September 17th celebrates two special days for everyone, especially Americans.
Both of these events can be loosely based on the fruit of an apple. . .
First of all, on this historic day in 1787, our Constitution came into “fruition.”
Sometime much more recently, we have delegated a day that doctors ‘approve
of,’ while teachers are happy for their pay ‘bonus.’
I am stretching this ‘fruity’ tie a bit, aren’t I?
Today is known to as both, “Constitution Day” and “Eat An Apple Day!”
There have been some politicians from both parties making the rounds
in the news and in a wide variety of locations, celebrating the United States
Teachers may have planned to serve apple cider, discussing how apples are
pressed to make this delicious drink. Or maybe they had children or middle
school aged young people chopping up apples and serving them with some
caramel dip or sprinkling cinnamon on them. They may have ‘gone all out’
in their celebrations of the apple, by having some students learn how to
make pie crust. I remember as a preschool teacher, finding this to be as
good as making play dough.
Since many people get the Constitution confused with the Declaration of
Independence, I will give you a ‘third grade’ review of this fine document.
The Constitution of the United States is the ‘supreme law’ of the land in the
U. S. of A. It is a set of rules that are enforced by the three levels of the
government. We have the Branches of the Legislative, Executive and the
The Constitution was originally written and created in September, 1787 but
did not get accepted, approved or ‘ratified,’ until June 21, 1778. In 1789, what
is called the “Bill of Rights” was added. There are 7 articles with the #s 4, 5,
and 6th ones discussing the relationship between the States and the Federal
Government. This includes the rights and responsibilities of the now fifty
States. It discusses or defines the concept of Federalism in the articles.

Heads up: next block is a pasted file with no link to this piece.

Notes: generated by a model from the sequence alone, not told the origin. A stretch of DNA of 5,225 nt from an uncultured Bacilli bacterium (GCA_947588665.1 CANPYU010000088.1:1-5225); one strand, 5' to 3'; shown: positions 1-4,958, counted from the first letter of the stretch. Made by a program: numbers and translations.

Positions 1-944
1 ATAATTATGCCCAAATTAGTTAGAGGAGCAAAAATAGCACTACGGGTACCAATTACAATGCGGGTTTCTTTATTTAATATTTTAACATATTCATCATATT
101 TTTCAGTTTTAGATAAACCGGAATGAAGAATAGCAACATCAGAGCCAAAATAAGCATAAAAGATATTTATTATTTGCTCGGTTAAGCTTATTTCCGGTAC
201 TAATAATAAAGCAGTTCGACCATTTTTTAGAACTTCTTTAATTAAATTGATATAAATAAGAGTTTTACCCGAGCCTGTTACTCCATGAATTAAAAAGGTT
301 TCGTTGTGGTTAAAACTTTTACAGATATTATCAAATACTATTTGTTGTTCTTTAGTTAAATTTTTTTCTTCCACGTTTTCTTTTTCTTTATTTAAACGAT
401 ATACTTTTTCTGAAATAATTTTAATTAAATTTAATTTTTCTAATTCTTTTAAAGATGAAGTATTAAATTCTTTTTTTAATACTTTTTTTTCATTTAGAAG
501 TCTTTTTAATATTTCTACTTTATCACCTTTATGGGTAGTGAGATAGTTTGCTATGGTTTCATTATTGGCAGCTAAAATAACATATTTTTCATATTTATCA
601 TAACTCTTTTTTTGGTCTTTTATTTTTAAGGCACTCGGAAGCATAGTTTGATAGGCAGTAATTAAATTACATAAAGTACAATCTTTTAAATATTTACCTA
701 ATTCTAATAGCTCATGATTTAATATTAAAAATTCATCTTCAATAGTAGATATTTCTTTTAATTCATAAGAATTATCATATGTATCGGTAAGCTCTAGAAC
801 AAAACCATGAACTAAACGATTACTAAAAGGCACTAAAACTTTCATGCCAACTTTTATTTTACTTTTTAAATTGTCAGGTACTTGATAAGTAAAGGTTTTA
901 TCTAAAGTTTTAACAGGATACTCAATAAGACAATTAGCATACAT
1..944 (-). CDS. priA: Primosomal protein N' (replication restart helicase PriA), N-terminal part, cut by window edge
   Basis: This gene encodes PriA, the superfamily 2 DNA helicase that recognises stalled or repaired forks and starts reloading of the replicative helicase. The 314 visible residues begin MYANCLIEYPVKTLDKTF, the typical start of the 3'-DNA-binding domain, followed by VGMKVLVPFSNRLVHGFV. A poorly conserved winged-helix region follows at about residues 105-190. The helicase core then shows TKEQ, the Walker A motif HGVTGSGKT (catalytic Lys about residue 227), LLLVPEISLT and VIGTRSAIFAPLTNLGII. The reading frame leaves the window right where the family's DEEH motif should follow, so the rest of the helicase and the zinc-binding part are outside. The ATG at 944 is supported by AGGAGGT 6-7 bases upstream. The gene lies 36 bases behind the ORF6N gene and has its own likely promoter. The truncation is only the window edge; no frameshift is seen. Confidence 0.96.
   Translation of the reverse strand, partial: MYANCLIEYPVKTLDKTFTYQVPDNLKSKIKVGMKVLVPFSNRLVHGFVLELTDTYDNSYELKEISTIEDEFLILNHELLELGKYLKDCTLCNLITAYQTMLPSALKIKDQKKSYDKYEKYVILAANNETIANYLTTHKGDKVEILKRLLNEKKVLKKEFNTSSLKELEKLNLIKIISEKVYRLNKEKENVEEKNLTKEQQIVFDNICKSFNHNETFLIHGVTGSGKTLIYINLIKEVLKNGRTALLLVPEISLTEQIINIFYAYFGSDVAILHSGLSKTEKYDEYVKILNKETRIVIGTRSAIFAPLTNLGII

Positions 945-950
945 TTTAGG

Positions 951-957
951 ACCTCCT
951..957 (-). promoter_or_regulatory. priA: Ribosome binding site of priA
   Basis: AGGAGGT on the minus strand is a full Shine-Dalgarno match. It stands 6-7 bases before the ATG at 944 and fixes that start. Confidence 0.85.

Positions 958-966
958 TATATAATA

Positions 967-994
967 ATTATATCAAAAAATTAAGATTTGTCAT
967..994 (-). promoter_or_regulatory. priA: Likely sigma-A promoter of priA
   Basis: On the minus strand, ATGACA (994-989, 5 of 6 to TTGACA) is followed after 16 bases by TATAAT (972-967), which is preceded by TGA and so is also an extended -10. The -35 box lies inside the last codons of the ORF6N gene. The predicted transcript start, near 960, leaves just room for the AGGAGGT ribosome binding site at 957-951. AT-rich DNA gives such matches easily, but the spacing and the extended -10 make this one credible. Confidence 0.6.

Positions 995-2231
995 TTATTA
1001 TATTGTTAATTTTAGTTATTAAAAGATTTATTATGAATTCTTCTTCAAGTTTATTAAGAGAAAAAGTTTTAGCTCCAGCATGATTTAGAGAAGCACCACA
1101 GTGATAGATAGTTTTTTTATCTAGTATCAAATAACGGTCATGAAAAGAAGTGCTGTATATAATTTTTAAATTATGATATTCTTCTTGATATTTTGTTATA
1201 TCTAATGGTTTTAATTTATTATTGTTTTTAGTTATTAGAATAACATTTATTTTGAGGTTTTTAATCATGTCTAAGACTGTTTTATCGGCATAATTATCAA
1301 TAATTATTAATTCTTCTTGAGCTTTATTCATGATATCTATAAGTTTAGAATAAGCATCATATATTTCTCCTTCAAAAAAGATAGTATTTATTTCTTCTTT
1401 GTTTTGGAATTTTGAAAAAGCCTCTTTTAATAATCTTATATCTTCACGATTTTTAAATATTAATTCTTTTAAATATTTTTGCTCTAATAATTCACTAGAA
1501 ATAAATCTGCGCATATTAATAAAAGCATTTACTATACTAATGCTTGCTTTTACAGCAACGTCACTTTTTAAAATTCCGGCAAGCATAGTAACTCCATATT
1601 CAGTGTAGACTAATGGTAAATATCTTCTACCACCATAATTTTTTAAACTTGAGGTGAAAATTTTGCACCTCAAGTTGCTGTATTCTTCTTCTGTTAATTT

Unlike other countries’ forms of Constitution, our amendments are not
inserted into the original document but are added at the end.
Here are some fun books to look up and read to children from Grades
Fourth through Eighth Grade:
“Our Constitution Rocks,” by Juliette Turner.
“We the Kids: The Preamble to the Constitution,” by David Catrow.
“Shh! We’re Writing the Constitution,” by Jean Fritz.
Here are some fun songs, starting with one that is a ‘chant,’ using
arms and hand motions:
1. “Apple Tree”
“Way up high in the apple tree (Raise your hands up in the air.)
Three little apples looked down at me. (Hold up three fingers and can be dramatic
using your eyes and eyebrows lifted.)
I shook the tree (Pretend to shake your trees!) as hard as I could
Down came the apple. . .
It was good!” (You may rub your tummy to demonstrate!)
2. “Apple Tree”
(You may listen to this on a 4 minute ‘track’)
“Swing with me,
Underneath the apple tree.
We will swing,
We will sing,
Till the dinner bell.”
(Doesn’t it seem to need ‘ring,’ here?)
To and fro we will go,
flying to the sky.
Up we swing,
With the birds we fly.”
Now for some adult versions of songs with the name of apple
in the group or song. You will recognize most of these, which
you may be excited to know there are plenty more in a list on
3. Doris Day’s lovely song, begins with a stanza about her true
love, Johnny leaving her and she is sitting by her lonesome:
“The apple tree
The apple tree
The apple tree,
Still sitting under the apple tree
With nobody else but me.”
(Why do I remember this as, “Don’t go sitting with nobody else
but me; under the apple tree?” Memories play ‘tricks’ on me!)
4. Louis Armstrong’s song, “In the Shade of the Old Apple Tree.”
5. Dionne Warwick’s song, “As Long As There’s An Apple Tree.”
6. The Ink Spots’ “In the Shade of the Old Apple Tree.”
7. Alice Cooper’s song, “Apple Bush.”
8. An American Country Music Band in 2002 was called, “Hot Apple Pie.”
9. Bob Applebaum’s song, “The Apple Doesn’t Fall Far From the Tree.”
(Isn’t this guy cool, has apple in his name, too!)
10. Jake Owens’ song, “Apple Pie Moonshine.”
Which is interesting, since this Friday, to ‘kick off’ our Fall weekend, I have written a post about
fermented apple cider. I really enjoy the flavor of “Angry Orchard,” hard apple cider made in
Cincinnati, Ohio. There is a new trend brewing apple cider, although the practice has been around
since the Mayflower ship brought the Pilgrims here, and even before then. . .